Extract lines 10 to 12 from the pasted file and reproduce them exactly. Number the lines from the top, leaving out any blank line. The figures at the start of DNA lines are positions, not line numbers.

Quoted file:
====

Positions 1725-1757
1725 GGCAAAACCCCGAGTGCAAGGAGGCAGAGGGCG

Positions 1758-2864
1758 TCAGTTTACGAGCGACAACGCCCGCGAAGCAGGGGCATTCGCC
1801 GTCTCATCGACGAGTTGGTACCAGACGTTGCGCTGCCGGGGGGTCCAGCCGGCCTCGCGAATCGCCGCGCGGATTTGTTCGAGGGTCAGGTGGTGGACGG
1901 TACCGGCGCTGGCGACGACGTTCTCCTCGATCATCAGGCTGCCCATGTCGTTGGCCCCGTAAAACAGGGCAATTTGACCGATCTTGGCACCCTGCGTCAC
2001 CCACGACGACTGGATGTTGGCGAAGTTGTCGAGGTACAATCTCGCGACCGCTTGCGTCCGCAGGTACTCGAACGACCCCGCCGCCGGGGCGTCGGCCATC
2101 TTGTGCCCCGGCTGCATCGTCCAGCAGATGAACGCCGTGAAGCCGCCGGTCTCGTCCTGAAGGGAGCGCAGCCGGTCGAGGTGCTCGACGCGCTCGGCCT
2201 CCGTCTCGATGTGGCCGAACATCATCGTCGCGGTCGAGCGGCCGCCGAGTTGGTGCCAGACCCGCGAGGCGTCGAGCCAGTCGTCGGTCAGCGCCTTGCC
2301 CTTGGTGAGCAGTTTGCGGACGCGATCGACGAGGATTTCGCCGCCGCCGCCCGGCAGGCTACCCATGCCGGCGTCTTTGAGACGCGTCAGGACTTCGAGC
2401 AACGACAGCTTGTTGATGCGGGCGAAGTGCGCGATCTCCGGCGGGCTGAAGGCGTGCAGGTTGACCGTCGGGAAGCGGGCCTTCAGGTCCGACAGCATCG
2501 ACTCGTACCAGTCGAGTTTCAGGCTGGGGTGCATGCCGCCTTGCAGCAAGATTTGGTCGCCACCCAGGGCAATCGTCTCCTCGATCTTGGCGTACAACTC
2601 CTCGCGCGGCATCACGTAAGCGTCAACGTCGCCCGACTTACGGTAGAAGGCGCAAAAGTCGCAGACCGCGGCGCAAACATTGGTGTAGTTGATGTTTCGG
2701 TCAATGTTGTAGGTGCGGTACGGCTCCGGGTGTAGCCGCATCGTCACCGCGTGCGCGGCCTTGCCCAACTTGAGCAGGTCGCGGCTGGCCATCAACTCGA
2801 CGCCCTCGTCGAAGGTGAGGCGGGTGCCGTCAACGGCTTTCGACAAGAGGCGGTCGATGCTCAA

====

2301 CTTGGTGAGCAGTTTGCGGACGCGATCGACGAGGATTTCGCCGCCGCCGCCCGGCAGGCTACCCATGCCGGCGTCTTTGAGACGCGTCAGGACTTCGAGC
2401 AACGACAGCTTGTTGATGCGGGCGAAGTGCGCGATCTCCGGCGGGCTGAAGGCGTGCAGGTTGACCGTCGGGAAGCGGGCCTTCAGGTCCGACAGCATCG
2501 ACTCGTACCAGTCGAGTTTCAGGCTGGGGTGCATGCCGCCTTGCAGCAAGATTTGGTCGCCACCCAGGGCAATCGTCTCCTCGATCTTGGCGTACAACTC